M = m
1
m
2
:::m
t
:
Proof.Let us denote M
i
= M=m
i
:There exist N
i
such that
M
i
N
i
 1 (mod m
i
)
Let us set
x =
X
i
a
i
M
i
N
i
This is the solution.Indeed we have
X
i
a
i
M
i
N
i
= a
1
M
1
M
1
+::: a
1
+a
2
+::: a
1
(mod m
1
)
and similarly for other congruences.2
We will need also
Fermat`s Little Theorem.Let p be a prime number.Any integer a satises
a
p
 a (mod p)
and any integer a not divisible by p satises
a
p−1
 1 (mod p):
Proof.Suppose a is not divisible by p.Then f0a;1a;2a;:::;(p −1)ag form a complete
set of residues modulo p,i.e.fa;2a;:::;(p−1)ag are a rearrangement of f1;2;:::;p−1g
when considered modulo p.Hence the product of the numbers in the rst sequence is
congruent modulo p to the product of the members in the second sequence,i.e.
a
p−1
(p −1)  (p −1)!(mod p)
Thus p divides (p −1)(a
p−1
−1).Since (p −1)!is not divisible by p,it should be that
p divides (a
p−1
−1).2
The Euler function.
The Euler function'(n) is the number of nonnegative integers a less then n which
are prime to n:
'(n) =#f0  a < n:g:c:d:(a;n) = 1g
In particular'(1) = 1;'(2) = 1;:::;'(6) = 2;:::.One has'(p) = p −1 for any prime
p.
Exercise.Prove:'(p
n
) = p
n
−p
n−1
for any n and prime p.
8
The Euler function is multiplicative,meaning that
'(mn) ='(m)'(n)
whenever g:c:d:(m;n) = 1.
If
n = p

1
1
p

2
2
:::p

k
k
then
'(n) = n(1 −
1
p
1
):::(1 −
1
p
k
)
In particular,if n is the product of two primes,n = pq,then
'(n) ='(p)'(q) = (p −1)(q −1)
There is the following generalization of Fermat`s Little Theorem.
Euler`s theorem.If g:c:d:(a;m) = 1 then
a
'(m)
 1 (mod m):
Proof.Let r
1
;r
2
;:::;r
'(m)
be classes of integers relatively prime to m.Such a system is
called a reduced system of residues mod m.Then ar
1
;ar
2
;:::;ar
'(m)
is another reduced
system since g:c:d:(a;m) = 1.Therefore
ar
1
 r
(1)
;ar
2
 r
(2)
;:::;ar
'(m)
 r
(m)
(mod m)
On multiplying these congruences,we get
a
'(m)
r
1
r
2
:::r
'(m)
 r
1
r
2
:::r
'(m)
(mod m)
Now since r
1
r
2
:::r
'(m)
is relatively prime to m the theorem is proved.2
4 Public Key Cryptography and RSA Cryptosys-
tem
First let us dene some extra notions that we will use along with ones dened in the
previous sections.
Information channel - a way to transmit information from one endpoint to an-
other.
Trusted channel - an information channel where it is believed that is impossible
to eavesdrop the transmitted information.For example military optical communication
channels.
9
Public channel - an information channel where the transmitted information could
be quite easily overheard.An example is the Internet.
Let us introduce our main characters:Alice,Bob and Eve.Alice wants to send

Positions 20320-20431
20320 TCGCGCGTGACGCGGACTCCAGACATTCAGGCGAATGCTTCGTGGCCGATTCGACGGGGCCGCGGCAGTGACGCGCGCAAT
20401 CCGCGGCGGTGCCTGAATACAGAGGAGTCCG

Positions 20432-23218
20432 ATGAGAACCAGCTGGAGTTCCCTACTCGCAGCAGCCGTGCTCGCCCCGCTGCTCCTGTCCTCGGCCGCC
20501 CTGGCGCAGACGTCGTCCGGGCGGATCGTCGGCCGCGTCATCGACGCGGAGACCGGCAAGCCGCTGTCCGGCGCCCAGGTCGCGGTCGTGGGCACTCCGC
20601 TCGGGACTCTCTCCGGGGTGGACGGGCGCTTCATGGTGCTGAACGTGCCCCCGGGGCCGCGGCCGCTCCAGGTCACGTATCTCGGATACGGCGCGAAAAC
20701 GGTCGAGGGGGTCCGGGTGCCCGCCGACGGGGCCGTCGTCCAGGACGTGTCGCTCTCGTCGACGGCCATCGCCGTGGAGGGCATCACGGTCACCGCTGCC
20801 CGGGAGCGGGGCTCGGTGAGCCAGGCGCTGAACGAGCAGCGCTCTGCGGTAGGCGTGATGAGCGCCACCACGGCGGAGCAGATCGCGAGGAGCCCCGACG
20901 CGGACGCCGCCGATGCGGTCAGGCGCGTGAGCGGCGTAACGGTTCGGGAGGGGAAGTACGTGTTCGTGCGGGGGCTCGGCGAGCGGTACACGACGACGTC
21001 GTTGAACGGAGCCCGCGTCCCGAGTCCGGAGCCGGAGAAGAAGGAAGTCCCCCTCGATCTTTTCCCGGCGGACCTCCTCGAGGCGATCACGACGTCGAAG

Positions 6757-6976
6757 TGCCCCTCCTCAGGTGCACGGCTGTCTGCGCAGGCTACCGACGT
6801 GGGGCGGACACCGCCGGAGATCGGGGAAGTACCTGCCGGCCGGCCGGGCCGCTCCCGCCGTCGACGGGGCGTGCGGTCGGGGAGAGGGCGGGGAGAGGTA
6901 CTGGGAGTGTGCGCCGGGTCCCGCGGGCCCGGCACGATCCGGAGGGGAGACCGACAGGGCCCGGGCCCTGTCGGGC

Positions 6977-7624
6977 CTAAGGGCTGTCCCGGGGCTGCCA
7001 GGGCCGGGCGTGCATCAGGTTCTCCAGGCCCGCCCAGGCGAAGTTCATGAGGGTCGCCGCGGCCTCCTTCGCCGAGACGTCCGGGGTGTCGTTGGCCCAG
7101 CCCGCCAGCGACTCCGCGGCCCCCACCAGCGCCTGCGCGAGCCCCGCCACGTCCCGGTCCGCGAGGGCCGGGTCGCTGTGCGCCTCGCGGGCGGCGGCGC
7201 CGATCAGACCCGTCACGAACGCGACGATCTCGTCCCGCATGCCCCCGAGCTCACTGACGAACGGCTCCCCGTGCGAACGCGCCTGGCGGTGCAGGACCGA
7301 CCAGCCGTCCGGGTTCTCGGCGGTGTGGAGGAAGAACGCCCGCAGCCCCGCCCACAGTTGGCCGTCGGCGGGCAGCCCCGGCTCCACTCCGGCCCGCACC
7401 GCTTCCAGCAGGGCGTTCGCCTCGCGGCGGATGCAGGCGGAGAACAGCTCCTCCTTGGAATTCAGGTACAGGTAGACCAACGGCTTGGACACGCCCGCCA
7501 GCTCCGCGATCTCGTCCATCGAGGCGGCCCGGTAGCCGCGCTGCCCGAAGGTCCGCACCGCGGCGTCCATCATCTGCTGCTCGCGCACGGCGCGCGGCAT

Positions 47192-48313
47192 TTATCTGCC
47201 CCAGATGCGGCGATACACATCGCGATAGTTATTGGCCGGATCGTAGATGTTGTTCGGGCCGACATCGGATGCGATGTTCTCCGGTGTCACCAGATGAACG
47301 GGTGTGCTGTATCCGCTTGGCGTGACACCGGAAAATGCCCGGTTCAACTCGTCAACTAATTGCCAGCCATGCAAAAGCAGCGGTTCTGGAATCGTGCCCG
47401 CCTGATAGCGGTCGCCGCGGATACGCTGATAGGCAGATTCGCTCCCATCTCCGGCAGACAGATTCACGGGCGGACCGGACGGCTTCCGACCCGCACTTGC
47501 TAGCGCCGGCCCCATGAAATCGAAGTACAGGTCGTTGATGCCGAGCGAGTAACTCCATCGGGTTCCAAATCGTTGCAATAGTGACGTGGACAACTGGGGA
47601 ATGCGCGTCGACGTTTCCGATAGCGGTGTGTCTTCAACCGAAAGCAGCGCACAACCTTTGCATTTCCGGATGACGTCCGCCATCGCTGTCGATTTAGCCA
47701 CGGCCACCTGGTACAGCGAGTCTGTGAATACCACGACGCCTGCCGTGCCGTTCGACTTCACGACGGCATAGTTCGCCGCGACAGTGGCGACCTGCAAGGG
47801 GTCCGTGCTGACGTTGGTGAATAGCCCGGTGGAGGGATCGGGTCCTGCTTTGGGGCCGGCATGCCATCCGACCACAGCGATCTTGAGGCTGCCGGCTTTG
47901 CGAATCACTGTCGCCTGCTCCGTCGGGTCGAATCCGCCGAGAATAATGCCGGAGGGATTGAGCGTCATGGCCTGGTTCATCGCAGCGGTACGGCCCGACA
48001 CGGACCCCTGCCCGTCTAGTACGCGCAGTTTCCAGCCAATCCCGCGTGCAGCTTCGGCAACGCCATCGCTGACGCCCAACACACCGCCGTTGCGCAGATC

ciphertext to Bob.Eve,the eavesdropper,wants to catch the ciphertext and break it,
i.e.decipher without knowing the deciphering key.In our scheme in order to produce
a ciphertext from the plaintext Alice has to have an enciphering key.In turn,Bob to
read (decipher) the Alice's ciphertext needs a deciphering key.If Alice and Bob use a
private key cryptosystem,i.e.a cryptosystem where enciphering and deciphering keys
could be easily produced one from another they come to the key distribution problem.
Indeed Alice and Bob should use a trusted channel to share the keys.
From the rst glance it seems to be impossible to get rid of the need of the secret
channel.However in 1976 W.Die and M.Hellman [1] discovered a new type of
cryptosystem called public key cryptosystemwhere there is no key distribution problem
at all.A public key cryptosystem has the property that having the enciphering key
one cannot nd the deciphering key without a prohibitively lengthy computation.In
other words the enciphering function f:P!C is easy to compute if the enciphering
key K
E
is known,but it is very hard to compute the inverse function f
−1
:C!P
without knowing the deciphering key K
D
even having the enciphering key K
E
.
One of the most widely used public key cryptosystem is RSA - a cryptosystem
named after the three inventors,Ron Rivest,Adi Shamir,and Leonard Adleman [2].
The RSA cryptosystem is based on the fact that in order to factorise a big natural
number with N digits any classical computer needs at least a number of steps that
grows faster than any polynomial in N.Faithfully speaking there is no rigorous proof
of this fact but all known factoring algorithms obey this fact.
Let us describe RSA cryptosystem in more detail.First we describe the protocol,
i.e.the steps our characters Alice and Bob should perform in order to allow Alice send
enciphered messages to Bob.The mathematical basis of the RSA cryptosystem will be
described in the next section.
4.1 The RSA Protocol
The RSA protocol solves the following problem.Bob wants to announce publicly a
public key such that Alice using this key will send to him an enciphering message and
nobody but Bob will be able to decipher it.
1.Bob generates public and private keys - each of them is a pair of two natural
numbers - (e;n) and (d;n).Here K
e
= (e;n) is the enciphering key (public) and
K
d
= (d;n) is the deciphering key (private).
In order to generate public and private keys Bob does the following:
a) Takes any two big prime numbers p and q and compute n = pq and the
value of the Euler function'(n) = (p −1)(q −1).In modern cryptosystems
one uses log p  log q  1000.
10
b) Takes any e < n,such that gcd(e;'(n)) = 1.
c) Computes d = e
−1
(mod'(n)),i.e.nds natural d such that
ed  1 (mod'(n));1  d <'(n) (5)
2.Bob sends a public key (n;e) to Alice via a public channel.
3.Alice having Bob's public key (n;e) and a plaintext m (assume m is a natural
number and m< n) that she wants to send to Bob computes